Now let me illustrate the same principle from counseling. Teachers often wonder if the hours spent talking with students about their problems are worth it. The person who thinks quantitatively might question an hour's conversation with a troubled freshman; he might say, "It's too much; more important things are being left undone." Or he might say, "It's too little; what can be achieved in one hour with problems that have been years in the making?" So he creates a mood of "quantitative hopelessness" or "quantitative impatience." But I have learned an amazing thing. Whether the session is short or long it is often the "immeasurable moment" that makes the difference. Many times students have returned to me years later and said, "Do you remember what you said to me?" I say, "No," and they recite one sentence. Just one sentence. It may have determined their vocational choice or their choice of graduate schools. It may have caused them to break an engagement, or give up a habit. Usually I don't even recall saying what they remember. The point is this: There is no way to measure what power a word spoken in a single moment can have. It is an "immeasurable moment."

Parents, this applies to you. Do not begrudge conversations with your children. And do not measure their value solely by their quantity. I did not have much time with my dad but some of his counsel was brief and powerful. To this day one sentence is helpful in seeking God's will for my life: "Keep the room you are in clean and neat and God will open the door to the next one in time." And I remember this one with a sting during my college days, "If you are too busy to write to your mother, you are too busy." So teachers and parents, take heart, you never know when a sentence you utter may be remembered forever.

Finally, let me illustrate from my classroom experience. Scott Hafemann, who joined our church through the mail last fall while in Germany, took a class from me during January of 1976. The course lasted three weeks. There were about 25 students in the class. The others appreciated the class and their thinking was changed a little, some more, some less. But Scott experienced a Copernican revolution in his life and thought. He has told me how up to that time he was getting more and more sour on school in general and the Bible department in particular. But after that three-week class in Ephesians he was utterly new. His view of God was turned on its head as he discovered the majesty of God's sovereignty in chapter 1 of Ephesians. And the centrality, hope in the Christian life, exploded from chapter 2 verse 7. God's overarching purposes in all of history started to fall together. The place of Israel and its relation to the church fell into place. It was for Scott one of those experiences that creates, almost overnight, a new destiny. He had taken dozens of other courses, but from that course on his destiny was sealed: he had to be a theologian. The anthropologists tried to get him but he could not escape the vision and call of God he received in Ephesians, January, 1976.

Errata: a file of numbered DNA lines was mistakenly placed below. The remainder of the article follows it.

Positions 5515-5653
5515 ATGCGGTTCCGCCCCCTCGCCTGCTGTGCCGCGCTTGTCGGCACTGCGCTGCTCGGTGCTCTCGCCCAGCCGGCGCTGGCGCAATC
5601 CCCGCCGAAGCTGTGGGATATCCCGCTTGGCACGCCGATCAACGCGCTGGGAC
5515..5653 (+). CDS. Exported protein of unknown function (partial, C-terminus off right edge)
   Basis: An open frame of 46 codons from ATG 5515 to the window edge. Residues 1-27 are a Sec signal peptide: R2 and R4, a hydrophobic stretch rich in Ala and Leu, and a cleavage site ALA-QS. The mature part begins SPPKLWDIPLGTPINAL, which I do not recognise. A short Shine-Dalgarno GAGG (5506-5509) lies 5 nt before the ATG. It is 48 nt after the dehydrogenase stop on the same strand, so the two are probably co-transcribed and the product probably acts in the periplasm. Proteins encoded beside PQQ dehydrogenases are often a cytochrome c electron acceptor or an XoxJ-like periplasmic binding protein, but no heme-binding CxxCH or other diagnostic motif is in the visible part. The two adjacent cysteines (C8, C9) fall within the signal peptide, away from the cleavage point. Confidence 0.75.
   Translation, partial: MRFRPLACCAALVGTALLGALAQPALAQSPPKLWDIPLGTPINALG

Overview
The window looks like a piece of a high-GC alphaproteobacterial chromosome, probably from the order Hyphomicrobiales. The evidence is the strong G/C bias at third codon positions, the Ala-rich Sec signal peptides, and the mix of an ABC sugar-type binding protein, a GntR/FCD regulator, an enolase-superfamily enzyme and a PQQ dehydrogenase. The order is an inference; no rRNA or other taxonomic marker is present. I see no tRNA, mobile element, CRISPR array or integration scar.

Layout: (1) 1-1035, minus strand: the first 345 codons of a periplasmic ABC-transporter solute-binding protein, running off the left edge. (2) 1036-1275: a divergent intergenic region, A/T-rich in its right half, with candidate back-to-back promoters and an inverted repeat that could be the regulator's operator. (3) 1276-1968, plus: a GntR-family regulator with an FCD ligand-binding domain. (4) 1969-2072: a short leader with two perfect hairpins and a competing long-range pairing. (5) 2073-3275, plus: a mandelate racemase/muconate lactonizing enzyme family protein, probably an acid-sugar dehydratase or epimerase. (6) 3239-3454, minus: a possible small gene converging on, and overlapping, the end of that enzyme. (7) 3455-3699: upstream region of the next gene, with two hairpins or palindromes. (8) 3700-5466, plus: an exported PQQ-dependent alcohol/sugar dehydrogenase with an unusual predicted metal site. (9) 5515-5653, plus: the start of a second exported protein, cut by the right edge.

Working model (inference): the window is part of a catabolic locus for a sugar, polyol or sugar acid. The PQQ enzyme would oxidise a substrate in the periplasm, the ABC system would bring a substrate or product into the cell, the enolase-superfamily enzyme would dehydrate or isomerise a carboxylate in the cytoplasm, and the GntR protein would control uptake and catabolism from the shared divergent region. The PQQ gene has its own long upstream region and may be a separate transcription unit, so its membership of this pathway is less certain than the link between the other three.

The lesson I take from this and similar experiences is that we must never fall victim to "quantitative hopelessness." If nothing else at all had happened in my six years of teaching but what happened to Scott Hafemann, it would have all been worth it.

All this is meant for our encouragement. Do not think that your thirty-minute lesson on Sunday morning is nothing in relation to twenty hours of T.V. Prepare with all your heart, as if the truth you teach is astonishing and revolutionary. Pray with all your heart for those you teach and for yourself. And you will create - perhaps unbeknown to you—you will create "immeasurable moments" for your students. Never underestimate the power of truth spoken in a single sentence.

Posted by micahellis at 11:13 AM | Comments (2)

January 14, 2005

Bangla Bytes

I interrupt this blog with a small commercial.

My older brother Nate has decided to finally start a blog.

I encourage you to visit. You will find his insights fresh, his thoughts encouraging and his humor intelligent and entertaining.


Posted by micahellis at 04:26 PM | Comments (2)

There is None Like You

There is none like You
No one else can touch my heart like You do
I could search for all eternity long
And find there is none like You

Psalm 8:3-4
When I observe Your heavens,
the work of Your fingers,
the moon and the stars,
which You set in place,
what is man that You remember him,
the son of man that You look after him?

Posted by micahellis at 09:35 AM | Comments (0)

January 06, 2005

Is it Christmas?

Here is a recent update from my brother Nate. He is in Bangladesh for the second year teaching at William Carey Academy.

I know Christmas is past but the reason for Christmas must always be on our minds. I thought that these thoughts might be an encouragement to you as we begin the New Year.


IS it Christmas when there is no 12 foot tree in the village square; when
there is no tree lighting ceremony? Is it Christmas when there are no
Christmas carols playing in the malls; when there are no malls at all? Is
it Christmas when there is no Christmas party on the 17th, no church
concert, no school play on the 20th, no candlelight service on the 24th?
Is it Christmas when there is no guy with a red kettle on the corner; when
there are only the poor, crippled and blind, with no hope?

Is it Christmas when there are no bells jingling, no halls being decked, no chestnuts roasting over an open fire, and no fire? Is it Christmas when the only
music being sung by a choir is the daily prayer call from the local mosque?
Is it Christmas when cheery holiday greetings would be returned with glares?

Well, I guess the answer to that question depends on who you're asking.
Many of us need all that listed above for it to be Christmas, even if we really
do celebrate the true meaning. Without all of that I have found myself
forced to draw closer to the ONE who is not just the true meaning, He is
Christmas. And then when I see the occasional tree in an American's home,
or listen to a tape of Christmas songs the excitment in my heart is much
greater than before, when I had to work myself up into some kind of
Christmas spirit. I may be one in a million celebrating Christmas in this
part of the world, but Im glad I have something to celebrate.

So, Merry Christmas to all of you from Bangladesh, please dont take what
you have this season for granted!

Thank you so much to everyone for the many Christmas packages and gifts!


Posted by micahellis at 05:28 PM | Comments (1)